Director: Dominic Brigstocke
Cast: Sebastian Croft, Emilia Jones, Nick Frost, Craig Roberts, Kim Cattrall, Derek Jacobi, Kate Nash, Rupert Graves, Alex Macqueen
Runtime: 1 hr 33 mins
Rating: PG (Some Violence)
Released By: Shaw Organisation
Opening Day: 12 September 2019
Synopsis: The world’s best-selling children’s history brand is coming to cinemas this summer! Atti is a Roman teenager with brains but very little brawn. When one of his schemes falls foul of Emperor Nero, Atti is forced to join the army and sent to miserable, cold, wet Britain. Things go from bad to worse when Atti is captured by Orla, a feisty teenage Celt desperate to prove herself as a warrior. Meanwhile a furious Nero is determined to crush the British rebellion, led by Boudicca. As the Romans prepare for an historic showdown with the Celts at the Battle of Watling Street, the two new friends find themselves lined up on opposite sides of the battlefield.
We asked ourselves: What is the point of this movie directed by Dominic Brigstocke? Is there a reason why we are watching this comedy on the big screen? And what exactly is “Horrible Histories”?
Turns out that we have been ignorant. The movie is based on a British TV series which uses comedy and musical sequences to tell stories on actual historic events. Rewind things a bit - the series is based on a series of children’s history books of the same name. The tone for these two mediums is similarly irreverent, and employs laughs to focu son the dark and gruesome aspects of history. Familiar topics would include the Stone Age to the post World War II era, where things got quite bloody.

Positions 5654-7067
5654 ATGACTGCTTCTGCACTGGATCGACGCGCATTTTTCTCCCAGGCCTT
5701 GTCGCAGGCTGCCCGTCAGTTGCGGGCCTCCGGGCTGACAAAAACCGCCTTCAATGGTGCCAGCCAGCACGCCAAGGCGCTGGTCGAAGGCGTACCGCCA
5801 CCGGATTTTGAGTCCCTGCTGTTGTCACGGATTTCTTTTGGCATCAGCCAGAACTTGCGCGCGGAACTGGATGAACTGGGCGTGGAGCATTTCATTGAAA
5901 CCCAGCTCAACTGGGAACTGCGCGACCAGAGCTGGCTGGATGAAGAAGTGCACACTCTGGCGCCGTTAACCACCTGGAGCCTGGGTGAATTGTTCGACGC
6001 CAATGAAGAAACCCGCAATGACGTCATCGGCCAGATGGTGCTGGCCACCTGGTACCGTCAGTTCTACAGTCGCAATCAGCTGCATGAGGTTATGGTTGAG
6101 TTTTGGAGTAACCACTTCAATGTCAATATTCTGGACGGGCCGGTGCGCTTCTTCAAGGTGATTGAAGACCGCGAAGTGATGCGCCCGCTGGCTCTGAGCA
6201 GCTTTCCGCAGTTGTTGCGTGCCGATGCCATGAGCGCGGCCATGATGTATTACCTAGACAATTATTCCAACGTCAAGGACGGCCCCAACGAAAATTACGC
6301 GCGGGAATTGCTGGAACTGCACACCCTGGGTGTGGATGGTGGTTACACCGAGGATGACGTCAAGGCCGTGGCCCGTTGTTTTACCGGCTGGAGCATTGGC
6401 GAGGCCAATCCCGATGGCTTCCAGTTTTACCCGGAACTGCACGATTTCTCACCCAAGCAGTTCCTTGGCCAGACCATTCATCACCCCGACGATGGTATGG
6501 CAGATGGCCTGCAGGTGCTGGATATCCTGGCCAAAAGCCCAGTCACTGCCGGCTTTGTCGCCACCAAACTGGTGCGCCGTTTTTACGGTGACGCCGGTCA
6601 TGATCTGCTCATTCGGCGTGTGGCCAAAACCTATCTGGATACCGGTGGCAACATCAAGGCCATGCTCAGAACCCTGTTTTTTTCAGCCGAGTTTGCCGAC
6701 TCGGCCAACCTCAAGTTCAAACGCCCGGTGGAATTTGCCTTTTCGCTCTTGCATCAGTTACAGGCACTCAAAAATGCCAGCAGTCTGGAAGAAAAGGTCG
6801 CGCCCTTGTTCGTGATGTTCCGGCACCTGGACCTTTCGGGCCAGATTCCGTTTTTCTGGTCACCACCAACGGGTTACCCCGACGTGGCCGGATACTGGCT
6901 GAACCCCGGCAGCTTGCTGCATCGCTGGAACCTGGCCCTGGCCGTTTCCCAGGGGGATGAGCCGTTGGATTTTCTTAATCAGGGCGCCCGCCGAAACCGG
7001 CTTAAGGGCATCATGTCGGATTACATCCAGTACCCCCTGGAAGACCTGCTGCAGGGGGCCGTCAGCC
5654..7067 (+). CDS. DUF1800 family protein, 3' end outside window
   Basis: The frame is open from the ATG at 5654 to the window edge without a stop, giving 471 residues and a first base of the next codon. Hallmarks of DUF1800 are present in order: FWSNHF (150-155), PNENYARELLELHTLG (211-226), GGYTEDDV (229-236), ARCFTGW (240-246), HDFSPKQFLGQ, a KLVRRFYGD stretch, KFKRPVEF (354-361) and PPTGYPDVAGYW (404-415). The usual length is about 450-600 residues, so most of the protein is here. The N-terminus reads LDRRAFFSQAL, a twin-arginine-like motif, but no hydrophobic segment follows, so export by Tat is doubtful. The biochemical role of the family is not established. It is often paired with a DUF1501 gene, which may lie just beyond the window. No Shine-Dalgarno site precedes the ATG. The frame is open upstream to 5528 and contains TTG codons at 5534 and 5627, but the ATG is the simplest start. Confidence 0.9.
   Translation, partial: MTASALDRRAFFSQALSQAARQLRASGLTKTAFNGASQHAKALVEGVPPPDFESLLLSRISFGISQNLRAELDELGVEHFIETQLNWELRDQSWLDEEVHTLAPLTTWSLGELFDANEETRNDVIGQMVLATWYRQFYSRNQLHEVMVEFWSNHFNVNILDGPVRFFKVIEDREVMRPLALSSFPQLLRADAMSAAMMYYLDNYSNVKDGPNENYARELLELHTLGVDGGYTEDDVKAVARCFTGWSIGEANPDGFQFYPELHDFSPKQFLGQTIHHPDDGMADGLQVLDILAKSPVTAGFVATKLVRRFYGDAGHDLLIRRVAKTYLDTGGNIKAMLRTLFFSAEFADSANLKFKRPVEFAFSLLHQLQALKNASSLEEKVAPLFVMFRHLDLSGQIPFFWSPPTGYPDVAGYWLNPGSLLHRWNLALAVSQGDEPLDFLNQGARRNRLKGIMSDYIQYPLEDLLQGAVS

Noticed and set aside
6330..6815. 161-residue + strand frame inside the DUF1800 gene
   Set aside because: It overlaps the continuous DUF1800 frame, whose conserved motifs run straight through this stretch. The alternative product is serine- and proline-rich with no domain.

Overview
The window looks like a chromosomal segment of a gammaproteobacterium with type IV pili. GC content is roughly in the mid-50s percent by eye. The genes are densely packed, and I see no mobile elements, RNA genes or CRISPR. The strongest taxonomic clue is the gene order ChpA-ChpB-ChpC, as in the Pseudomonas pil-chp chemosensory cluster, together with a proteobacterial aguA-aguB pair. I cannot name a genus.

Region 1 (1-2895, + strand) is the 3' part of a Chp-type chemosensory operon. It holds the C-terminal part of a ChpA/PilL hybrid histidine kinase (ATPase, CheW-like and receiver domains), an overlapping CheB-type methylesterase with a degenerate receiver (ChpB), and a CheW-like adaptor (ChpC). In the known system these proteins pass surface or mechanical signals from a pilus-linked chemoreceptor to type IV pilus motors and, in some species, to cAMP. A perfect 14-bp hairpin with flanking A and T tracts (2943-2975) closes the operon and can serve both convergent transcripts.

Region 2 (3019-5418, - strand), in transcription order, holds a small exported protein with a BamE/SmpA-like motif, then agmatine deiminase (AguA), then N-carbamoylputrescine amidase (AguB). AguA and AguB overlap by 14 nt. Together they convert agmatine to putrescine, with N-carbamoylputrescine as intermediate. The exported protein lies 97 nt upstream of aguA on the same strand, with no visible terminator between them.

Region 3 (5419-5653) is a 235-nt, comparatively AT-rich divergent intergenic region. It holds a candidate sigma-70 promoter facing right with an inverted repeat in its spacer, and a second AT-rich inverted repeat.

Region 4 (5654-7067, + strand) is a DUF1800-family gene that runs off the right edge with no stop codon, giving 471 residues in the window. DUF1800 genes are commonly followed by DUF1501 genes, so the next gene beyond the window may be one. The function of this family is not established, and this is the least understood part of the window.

Now it makes sense, because the protagonist of this film is a Roman teenager who isn’t a hunk as you’d expect. What he lacks in body mass is made up with brains. One of his clever ideas to get some quick bucks upsets the emperor, who sends him to Britain. There, he is captured by the Celts and eventually becomes involved in the Battle of Watling Street
Viewers who scored in world history would find this story engaging, and laugh at how it is played out on screen with comedy. Although the song and dance sequences aren’t grand, they are refreshing and will definitely milk a few chuckles. For the rest of us who have no clue about the important series of events that happened that era will have to settle with the gags that take place throughout the movie’s 93 minute runtime.
It is not difficult to understand what’s going on, and the funny way the story is told will keep you engaged. Adults will appreciate the humour (the lyrics of the catchy songs are particularly hilarious), while the young ones will laugh at the physical humour (someone falling into a mud pool can cheer you up on a moody day). You may even go home to find out more about what really happened in real life after watching the very accessible comedy.
While you may not know who Sebastian Croft and Emilia Jones are, Nick Frost and Kim Cattrall are familiar faces. Each cast member seemed to have a fun time on set, especially during the musical sequences where they can perform some cheesy dances like they did at prom. As long as you are not expecting an elaborate set with complicated choreography, these scenes are fun and enjoyable.
The same goes for the production values of this fairly straightforward movie. Do not go into the theatres expecting grandeur just because the story is about epic battles and large scale gladiator fights which happened during that time. The depictions are on a much, much smaller scale which does its job to make you laugh. This is an adequate comedy that doesn’t want too much from its viewers, just a few giggles which are enough to lift your mood for the day. Bring your kids to the cinemas to enjoy this lightweight production.
(Just enough laughs to entertain and make you understand a bit about how bloody this part of history was)
Review by John Li